Globalisation's impact on employment and the EU

Find out how much the EU aims to benefit from globalisation while tackling its negative effects on employment.

Globalisation Photo by Soo Ann Woon on Unsplash
Globalisation (photo by Soo Ann Woon)

Globalisation creates job opportunities but can also result in job losses. Managing globalisation to make the most of it is a priority for the EU as is trying to create a more social Europe that helps redundant workers find new jobs.

Job opportunities in Europe

The number of jobs supported directly or indirectly by EU exports outside the union is continuously growing. It increased from 21.7 million jobs in 2000 to 38 million jobs in 2019. One in five jobs in the EU depends on exports.

Job opportunities aren't limited to exporting companies. They also extend to firms supplying goods and services to them.

For example, in Germany exports to non-EU countries support 7.7 million jobs. Thanks to the EU's single market an additional 1.2 million German jobs depend on exports from other EU countries to non-EU countries. In total, 20% of jobs in Germany rely on EU exports.

The share of highly skilled workers in export related jobs is increasing and export-related jobs are on average 12% better paid than other jobs.

Globalisation's negative impact on employment

Globalisation leads to increased competition between companies, which can result in closures, offshoring and job losses..

The most vulnerable EU sectors are characterised by a predominance of low-skilled jobs: textiles, clothing, footwear and leather, basic metals and fabricated metal products, and manufacturing industries.

Manufacturing is the sector that is the most exposed to offshoring because of competition from low-wages countries.

The Covid-19 pandemic has demonstrated the need to move the production of critical sectors and products, such as medication, back to Europe.

Offshoring trends are shifting and it now happens more in eastern European countries than in western member states. Destination countries are in North Africa and Asia.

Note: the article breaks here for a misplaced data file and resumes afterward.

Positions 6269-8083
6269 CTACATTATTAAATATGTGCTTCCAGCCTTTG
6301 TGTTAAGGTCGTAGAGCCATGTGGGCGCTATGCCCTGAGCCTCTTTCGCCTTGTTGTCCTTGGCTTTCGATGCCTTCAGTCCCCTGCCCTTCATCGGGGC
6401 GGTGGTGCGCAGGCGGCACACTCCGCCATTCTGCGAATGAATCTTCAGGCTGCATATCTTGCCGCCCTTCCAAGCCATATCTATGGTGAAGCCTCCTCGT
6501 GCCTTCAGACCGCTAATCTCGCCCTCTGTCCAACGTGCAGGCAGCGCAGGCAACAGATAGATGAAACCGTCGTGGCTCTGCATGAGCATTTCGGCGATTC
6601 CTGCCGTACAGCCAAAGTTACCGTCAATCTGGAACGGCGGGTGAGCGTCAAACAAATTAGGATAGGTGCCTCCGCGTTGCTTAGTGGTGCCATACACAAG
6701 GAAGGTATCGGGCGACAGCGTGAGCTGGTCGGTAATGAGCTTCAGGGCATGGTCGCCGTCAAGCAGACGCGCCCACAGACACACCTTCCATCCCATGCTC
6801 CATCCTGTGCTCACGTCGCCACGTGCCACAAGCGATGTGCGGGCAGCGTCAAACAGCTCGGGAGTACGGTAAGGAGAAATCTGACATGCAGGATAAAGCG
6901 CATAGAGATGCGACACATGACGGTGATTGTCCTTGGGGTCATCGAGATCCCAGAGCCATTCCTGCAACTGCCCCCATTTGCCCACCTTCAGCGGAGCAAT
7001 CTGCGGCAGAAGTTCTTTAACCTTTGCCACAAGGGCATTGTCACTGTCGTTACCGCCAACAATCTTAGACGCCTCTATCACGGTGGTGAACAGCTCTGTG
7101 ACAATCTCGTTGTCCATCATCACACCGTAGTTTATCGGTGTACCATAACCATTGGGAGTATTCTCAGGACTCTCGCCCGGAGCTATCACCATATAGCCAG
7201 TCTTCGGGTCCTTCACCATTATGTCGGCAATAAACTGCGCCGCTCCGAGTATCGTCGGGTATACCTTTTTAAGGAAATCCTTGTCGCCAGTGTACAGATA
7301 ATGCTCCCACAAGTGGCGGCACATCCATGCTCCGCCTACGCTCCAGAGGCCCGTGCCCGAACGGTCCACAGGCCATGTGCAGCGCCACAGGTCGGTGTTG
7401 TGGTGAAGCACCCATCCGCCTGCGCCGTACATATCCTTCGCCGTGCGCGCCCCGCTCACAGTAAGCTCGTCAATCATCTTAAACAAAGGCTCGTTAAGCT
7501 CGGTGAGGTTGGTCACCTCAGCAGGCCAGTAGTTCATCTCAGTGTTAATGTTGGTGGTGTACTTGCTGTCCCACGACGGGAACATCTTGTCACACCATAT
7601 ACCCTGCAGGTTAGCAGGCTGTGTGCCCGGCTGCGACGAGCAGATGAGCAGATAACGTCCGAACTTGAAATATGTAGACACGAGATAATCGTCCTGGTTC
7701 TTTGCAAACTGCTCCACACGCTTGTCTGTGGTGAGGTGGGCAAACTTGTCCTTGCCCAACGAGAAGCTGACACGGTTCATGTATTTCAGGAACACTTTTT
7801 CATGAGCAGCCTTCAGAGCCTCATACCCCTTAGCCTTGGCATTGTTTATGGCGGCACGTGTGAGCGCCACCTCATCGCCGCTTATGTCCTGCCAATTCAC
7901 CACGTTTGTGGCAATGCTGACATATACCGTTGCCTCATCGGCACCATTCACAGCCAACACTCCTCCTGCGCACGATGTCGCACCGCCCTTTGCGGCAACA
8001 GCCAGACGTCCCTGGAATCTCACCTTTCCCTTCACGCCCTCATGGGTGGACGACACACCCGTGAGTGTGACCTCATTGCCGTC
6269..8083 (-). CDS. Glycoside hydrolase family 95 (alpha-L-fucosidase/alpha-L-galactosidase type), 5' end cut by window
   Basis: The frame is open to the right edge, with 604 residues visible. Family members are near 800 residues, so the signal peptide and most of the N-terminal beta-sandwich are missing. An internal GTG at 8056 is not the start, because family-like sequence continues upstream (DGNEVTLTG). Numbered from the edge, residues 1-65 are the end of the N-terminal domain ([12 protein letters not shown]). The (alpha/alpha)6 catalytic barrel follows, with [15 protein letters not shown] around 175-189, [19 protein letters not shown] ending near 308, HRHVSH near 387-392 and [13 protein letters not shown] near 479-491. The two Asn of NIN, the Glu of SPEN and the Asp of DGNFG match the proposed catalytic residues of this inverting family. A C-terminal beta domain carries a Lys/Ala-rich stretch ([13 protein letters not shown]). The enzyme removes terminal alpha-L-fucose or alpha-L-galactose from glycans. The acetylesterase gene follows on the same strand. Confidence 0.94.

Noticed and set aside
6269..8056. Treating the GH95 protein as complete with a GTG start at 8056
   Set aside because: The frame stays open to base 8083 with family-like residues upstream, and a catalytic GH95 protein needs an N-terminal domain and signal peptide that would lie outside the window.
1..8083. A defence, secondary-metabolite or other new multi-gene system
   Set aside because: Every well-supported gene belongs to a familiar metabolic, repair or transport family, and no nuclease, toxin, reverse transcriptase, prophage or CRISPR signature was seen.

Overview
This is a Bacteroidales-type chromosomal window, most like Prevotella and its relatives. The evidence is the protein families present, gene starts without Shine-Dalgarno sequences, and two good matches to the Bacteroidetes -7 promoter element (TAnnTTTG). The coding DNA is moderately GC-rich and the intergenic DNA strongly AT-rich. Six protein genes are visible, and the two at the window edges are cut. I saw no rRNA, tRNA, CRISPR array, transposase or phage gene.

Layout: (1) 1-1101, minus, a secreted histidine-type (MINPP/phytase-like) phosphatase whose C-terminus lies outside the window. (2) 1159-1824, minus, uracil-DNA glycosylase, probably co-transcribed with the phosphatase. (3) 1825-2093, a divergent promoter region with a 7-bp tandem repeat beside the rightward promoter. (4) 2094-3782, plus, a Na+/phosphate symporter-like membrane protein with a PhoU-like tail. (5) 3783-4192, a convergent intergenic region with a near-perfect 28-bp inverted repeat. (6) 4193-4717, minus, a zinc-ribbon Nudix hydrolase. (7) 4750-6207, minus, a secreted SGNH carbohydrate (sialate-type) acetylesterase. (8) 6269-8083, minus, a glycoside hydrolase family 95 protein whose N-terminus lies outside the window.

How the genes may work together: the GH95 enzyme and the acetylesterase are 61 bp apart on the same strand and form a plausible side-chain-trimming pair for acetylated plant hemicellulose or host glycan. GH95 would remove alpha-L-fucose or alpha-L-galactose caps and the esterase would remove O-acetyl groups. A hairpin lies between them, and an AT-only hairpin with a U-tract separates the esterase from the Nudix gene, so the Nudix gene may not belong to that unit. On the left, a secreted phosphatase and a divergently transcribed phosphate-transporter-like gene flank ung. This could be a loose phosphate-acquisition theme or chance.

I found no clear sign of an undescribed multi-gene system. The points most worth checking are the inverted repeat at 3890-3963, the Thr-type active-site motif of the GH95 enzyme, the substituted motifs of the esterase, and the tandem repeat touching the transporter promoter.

While the overall results of international trade liberalisation are positive, some sectors are hit hard and the duration of the adjustment period needed by workers to relocate in other sectors can undermine the initial benefits.

The European Globalisation Adjustment Fund

In order to reduce the negative impact of globalisation and decrease unemployment, the EU created the European Globalisation Adjustment Fund in 2006. Its goal is to provide support to redundant workers who lost jobs due to globalisation.

This emergency solidarity fund co-finances labour policies to re-employ workers or create businesses. Funded projects include education and training, career advice, as well as help looking for a job, mentoring and business creation.

In 2009, the fund was extended to cover job losses resulting from major structural changes triggered by the economic and financial crisis.

In April 2021 MEPs agreed to update rules so that the fund can be used to help more European workers.

The fund can be used:

1) when more than 200 workers have been made redundant by a single company and its suppliers, or

2) when a large number of workers lose their jobs in a specific sector in one or more neighbouring regions

3) to apply for a one-time investment of €22,000 to start your own business or for employee take-overs

4) to benefit from special measures such as a childcare allowance for child carers to access when taking part in training or looking for a job

Since 2007, the fund has spent €687.7 million helping about 170,000 dismissed workers. For example, the fund spent €1.2 million to help 303 dismissed workers in Spain and €1.9m for 559 workers in Belgium.